It’s bad enough that we are being subjected to relentless propaganda about how housing is just about to turn the corner and the state-Federal mortgage settlement is such a great deal for homeowners. In fact, as we’ve stressed, and bond investors such as Pimco have reiterated, the deal is above all a back door bailout of the banks. Bloomberg weighed in yesterday:
Bank of America Corp., Wells Fargo & Co. and three other banks that settled a nationwide probe of foreclosure practices this month will get a bonus from the deal: protection for $308 billion of home-equity loans they hold…
It’s “a gift to the banks, at investors’ expense,” said Goodman, a member of the Fixed Income Analysts Society’s Hall of Fame. “A proportionate write-down of the first and second represents a reversal of normal lien priority.”
But to add insult to injury, the chump public will be given
bread and circuses enforcement theater to distract it from the fact that the banks are getting a sweetheart deal.
The show is already on the road. The Financial Times tells us that Wells Fargo and Goldman have reported that they have received so-called Wells notices, which is an advanced warning that the SEC staff plans to file civil charges. SEC is pursing firms that it believes misrepresented the quality of loans that were bundled and sold as mortgage backed securities.
This all sounds great, right? Wrong. Take a look at your calendar.
The toxic phase of subprime issuance started in the late summer-early fall of 2005 and screeched to a halt in June 2007. But the statute of limitations for securities liability is five years. So the ONLY deals the SEC can pursue now are the last gasp transactions of March- June 2007, and on those, the clock is ticking. Those were particularly dreadful and no doubt would provide some colorful anecdotes, but who are we kidding? The SEC has sat on its hands until an election year need to Look Tough will lead to a filing of a few random lawsuits to rough up the usual suspects. But the reality is that the horses have left the barn and are now in the next county.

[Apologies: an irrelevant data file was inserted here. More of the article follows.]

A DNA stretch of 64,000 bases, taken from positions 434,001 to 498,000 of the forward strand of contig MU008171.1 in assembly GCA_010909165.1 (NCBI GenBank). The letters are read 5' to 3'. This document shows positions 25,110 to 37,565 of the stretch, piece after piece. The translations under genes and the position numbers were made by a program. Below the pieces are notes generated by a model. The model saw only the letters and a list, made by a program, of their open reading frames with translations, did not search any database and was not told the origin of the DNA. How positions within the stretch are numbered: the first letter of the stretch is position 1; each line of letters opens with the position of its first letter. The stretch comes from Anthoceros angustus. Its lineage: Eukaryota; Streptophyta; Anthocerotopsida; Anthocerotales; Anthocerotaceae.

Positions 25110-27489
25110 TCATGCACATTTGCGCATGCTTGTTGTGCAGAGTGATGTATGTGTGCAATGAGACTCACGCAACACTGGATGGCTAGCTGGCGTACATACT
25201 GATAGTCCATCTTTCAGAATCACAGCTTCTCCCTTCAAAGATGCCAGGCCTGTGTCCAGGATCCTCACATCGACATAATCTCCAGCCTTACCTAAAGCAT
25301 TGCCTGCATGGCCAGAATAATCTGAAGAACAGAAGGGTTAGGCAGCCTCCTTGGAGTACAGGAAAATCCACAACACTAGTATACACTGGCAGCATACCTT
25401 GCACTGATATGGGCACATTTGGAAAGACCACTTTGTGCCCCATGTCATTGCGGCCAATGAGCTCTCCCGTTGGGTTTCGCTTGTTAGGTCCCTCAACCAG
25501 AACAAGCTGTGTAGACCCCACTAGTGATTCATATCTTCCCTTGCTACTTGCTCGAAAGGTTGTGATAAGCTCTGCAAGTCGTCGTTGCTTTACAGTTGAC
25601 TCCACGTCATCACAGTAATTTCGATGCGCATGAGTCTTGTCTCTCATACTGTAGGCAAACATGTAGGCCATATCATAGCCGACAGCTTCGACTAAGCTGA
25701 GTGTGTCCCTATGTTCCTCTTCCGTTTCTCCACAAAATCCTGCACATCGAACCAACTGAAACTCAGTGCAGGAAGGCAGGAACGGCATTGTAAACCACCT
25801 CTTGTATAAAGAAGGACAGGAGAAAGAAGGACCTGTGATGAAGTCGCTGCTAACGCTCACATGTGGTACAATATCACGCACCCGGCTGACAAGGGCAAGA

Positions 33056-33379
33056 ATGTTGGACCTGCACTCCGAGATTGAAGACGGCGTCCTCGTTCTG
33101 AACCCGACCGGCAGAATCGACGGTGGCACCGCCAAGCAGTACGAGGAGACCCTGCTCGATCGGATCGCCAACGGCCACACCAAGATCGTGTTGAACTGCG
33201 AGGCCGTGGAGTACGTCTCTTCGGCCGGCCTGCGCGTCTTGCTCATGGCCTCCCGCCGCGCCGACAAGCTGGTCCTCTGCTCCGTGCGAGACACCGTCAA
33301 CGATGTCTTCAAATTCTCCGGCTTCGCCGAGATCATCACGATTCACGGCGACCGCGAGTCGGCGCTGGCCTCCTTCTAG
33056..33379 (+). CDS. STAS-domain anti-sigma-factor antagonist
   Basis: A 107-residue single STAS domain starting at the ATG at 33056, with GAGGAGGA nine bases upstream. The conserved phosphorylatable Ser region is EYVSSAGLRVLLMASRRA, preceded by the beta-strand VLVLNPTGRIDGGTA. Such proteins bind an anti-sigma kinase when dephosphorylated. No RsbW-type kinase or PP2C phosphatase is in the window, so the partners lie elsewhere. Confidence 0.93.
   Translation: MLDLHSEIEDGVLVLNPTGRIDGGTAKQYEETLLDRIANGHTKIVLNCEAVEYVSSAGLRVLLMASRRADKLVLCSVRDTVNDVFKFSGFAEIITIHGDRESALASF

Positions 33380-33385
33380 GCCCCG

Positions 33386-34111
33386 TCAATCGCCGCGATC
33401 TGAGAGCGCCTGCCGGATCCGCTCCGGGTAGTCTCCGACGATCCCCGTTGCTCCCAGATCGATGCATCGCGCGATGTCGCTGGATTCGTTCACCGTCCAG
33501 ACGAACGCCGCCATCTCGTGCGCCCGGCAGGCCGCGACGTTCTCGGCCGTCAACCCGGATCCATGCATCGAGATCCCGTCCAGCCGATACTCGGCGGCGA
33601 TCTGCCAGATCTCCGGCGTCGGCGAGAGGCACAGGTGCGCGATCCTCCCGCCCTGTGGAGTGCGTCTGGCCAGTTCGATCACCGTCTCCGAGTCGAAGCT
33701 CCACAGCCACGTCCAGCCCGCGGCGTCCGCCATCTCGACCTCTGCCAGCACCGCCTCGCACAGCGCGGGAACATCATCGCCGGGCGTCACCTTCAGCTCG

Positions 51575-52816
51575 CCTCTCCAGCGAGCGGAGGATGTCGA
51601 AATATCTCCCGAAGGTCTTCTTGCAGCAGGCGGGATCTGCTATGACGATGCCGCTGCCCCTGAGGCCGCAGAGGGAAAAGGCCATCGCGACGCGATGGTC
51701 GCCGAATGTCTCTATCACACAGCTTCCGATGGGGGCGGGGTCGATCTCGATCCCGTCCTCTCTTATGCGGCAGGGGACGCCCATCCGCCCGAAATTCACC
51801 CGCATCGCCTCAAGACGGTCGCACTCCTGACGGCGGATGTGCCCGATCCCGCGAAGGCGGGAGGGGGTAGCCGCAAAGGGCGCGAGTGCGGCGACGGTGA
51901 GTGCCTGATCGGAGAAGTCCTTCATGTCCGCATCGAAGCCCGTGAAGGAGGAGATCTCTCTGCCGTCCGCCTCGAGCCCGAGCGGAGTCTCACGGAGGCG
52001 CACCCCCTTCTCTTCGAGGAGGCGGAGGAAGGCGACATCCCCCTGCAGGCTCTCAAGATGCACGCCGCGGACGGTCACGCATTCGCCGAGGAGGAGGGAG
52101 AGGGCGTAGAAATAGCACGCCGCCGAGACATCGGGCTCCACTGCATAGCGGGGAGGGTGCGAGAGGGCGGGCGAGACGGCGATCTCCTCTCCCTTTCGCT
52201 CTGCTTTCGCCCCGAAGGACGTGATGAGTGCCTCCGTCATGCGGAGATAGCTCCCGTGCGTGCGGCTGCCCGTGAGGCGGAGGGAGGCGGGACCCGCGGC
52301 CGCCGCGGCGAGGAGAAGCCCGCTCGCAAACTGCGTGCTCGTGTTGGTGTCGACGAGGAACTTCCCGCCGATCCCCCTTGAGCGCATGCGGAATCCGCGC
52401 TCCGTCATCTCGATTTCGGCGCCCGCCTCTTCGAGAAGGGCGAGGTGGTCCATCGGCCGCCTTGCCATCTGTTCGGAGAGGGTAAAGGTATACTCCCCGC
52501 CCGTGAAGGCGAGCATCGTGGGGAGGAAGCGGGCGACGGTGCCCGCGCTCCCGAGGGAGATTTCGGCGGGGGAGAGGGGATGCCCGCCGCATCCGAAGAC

Contrast this with the flailing about on MF Global. From the New York Times, emphasis ours:
Federal authorities are struggling to find evidence to support a criminal case stemming from the collapse of MF Global, even after a federal grand jury in Chicago has issued subpoenas.
Investigators, unable to find a smoking gun amid thousands of e-mails and documents, increasingly suspect that chaos and poor risk control systems prompted the disappearance of more than $1 billion in customer money, according to several people involved in the case.
Have none of these people heard of Sarbanes Oxley? This sort of failure falls right in its crosshairs. As we wrote a year ago:
Contrary to prevailing propaganda, there is a fairly straightforward case that could be launched against the CEOs and CFOs of pretty much every US bank with major trading operations. I’ll call them “dealer banks” or “Wall Street firms” to distinguish them from very big but largely traditional commercial banks like US Bank.
Since Sarbanes Oxley became law in 2002, Sections 302, 404, and 906 of that act have required these executives to establish and maintain adequate systems of internal control within their companies. In addition, they must regularly test such controls to see that they are adequate and report their findings to shareholders (through SEC reports on Form 10-Q and 10-K) and their independent accountants. “Knowingly” making false section 906 certifications is subject to fines of up to $1 million and imprisonment of up to ten years; “willful” violators face fines of up to $5 million and jail time of up to 20 years.
The responsible officers must certify that, among other things, they:
(A) are responsible for establishing and maintaining internal controls;
(B) have designed such internal controls to ensure that material information relating to the issuer and its consolidated subsidiaries is made known to such officers by others within those entities, particularly during the period in which the periodic reports are being prepared;